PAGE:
10. Dark matter scenarios in a constrained model with Dirac gauginos

    Goodsell, Mark D.; Müller, Tobias; Porod, Werner; Staub, Florian

    2015-01-01

    We perform the first analysis of Dark Matter scenarios in a constrained model with Dirac Gauginos. The model under investigation is the Constrained Minimal Dirac Gaugino Supersymmetric Standard model (CMDGSSM) where the Majorana mass terms of gauginos vanish. However, $R$-symmetry is broken in the Higgs sector by an explicit and/or effective $B_\\mu$-term. This causes a mass splitting between Dirac states in the fermion sector and the neutralinos, which provide the dark matter candidate, become pseudo-Dirac states. We discuss two scenarios: the universal case with all scalar masses unified at the GUT scale, and the case with non-universal Higgs soft-terms. We identify different regions in the parameter space which fullfil all constraints from the dark matter abundance, the limits from SUSY and direct dark matter searches and the Higgs mass. Most of these points can be tested with the next generation of direct dark matter detection experiments.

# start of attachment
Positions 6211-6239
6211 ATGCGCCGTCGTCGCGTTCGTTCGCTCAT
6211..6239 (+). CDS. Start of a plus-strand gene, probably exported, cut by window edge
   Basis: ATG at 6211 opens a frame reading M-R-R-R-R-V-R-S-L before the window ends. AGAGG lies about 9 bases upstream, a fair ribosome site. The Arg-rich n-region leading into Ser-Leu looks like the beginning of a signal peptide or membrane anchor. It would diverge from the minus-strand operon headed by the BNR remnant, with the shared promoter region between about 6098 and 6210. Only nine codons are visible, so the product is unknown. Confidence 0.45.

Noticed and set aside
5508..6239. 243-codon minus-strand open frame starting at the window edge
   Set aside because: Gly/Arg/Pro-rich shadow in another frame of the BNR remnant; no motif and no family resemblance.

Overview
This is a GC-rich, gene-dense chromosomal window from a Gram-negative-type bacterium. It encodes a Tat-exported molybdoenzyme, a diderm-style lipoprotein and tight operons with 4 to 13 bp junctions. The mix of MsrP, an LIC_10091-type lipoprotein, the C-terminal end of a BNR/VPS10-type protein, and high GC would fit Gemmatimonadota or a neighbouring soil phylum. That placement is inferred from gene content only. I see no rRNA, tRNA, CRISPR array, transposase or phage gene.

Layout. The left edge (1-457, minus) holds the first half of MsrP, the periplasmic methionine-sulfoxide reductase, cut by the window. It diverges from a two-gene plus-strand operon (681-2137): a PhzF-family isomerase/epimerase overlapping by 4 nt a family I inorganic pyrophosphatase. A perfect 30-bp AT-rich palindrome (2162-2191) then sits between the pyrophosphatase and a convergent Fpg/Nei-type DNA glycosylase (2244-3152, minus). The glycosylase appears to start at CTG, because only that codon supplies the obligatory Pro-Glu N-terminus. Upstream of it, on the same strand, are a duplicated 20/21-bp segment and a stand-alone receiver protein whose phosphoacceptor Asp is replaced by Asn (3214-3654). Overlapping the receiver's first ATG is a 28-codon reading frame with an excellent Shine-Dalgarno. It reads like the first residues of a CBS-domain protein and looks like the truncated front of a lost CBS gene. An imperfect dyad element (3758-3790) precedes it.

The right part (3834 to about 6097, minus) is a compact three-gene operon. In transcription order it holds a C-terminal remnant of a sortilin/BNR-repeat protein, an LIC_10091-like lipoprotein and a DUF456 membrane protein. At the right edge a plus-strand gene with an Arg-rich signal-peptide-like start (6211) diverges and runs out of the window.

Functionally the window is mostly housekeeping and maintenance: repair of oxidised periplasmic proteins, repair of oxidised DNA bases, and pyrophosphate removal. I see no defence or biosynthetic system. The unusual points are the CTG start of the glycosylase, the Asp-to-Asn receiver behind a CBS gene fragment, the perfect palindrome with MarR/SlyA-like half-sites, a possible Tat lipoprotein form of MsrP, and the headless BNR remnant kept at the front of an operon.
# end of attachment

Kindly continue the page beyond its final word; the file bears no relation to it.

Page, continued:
11. Trilinear-augmented gaugino mediation

    Heisig, Jan [Institute for Theoretical Particle Physics and Cosmology, RWTH Aachen University,52056 Aachen (Germany); Kersten, Jörn [Department of Physics and Technology, University of Bergen,5020 Bergen (Norway); Murphy, Nick [CP-Origins, University of Southern Denmark,5230 Odense M (Denmark); Strümke, Inga [Department of Physics and Technology, University of Bergen,5020 Bergen (Norway)

    2017-05-02

    We consider a gaugino-mediated supersymmetry breaking scenario where in addition to the gauginos the Higgs fields couple directly to the field that breaks supersymmetry. This yields non-vanishing trilinear scalar couplings in general, which can lead to large mixing in the stop sector providing a sufficiently large Higgs mass. Using the most recent release of FeynHiggs, we show the implications on the parameter space. Assuming a gravitino LSP, we find allowed points with a neutralino, sneutrino or stau NLSP. We test these points against the results of Run 1 of the LHC, considering in particular searches for heavy stable charged particles.

  12. Trilinear-augmented gaugino mediation

    Heisig, Jan; Kersten, Jörn; Murphy, Nick; Strümke, Inga

    2017-01-01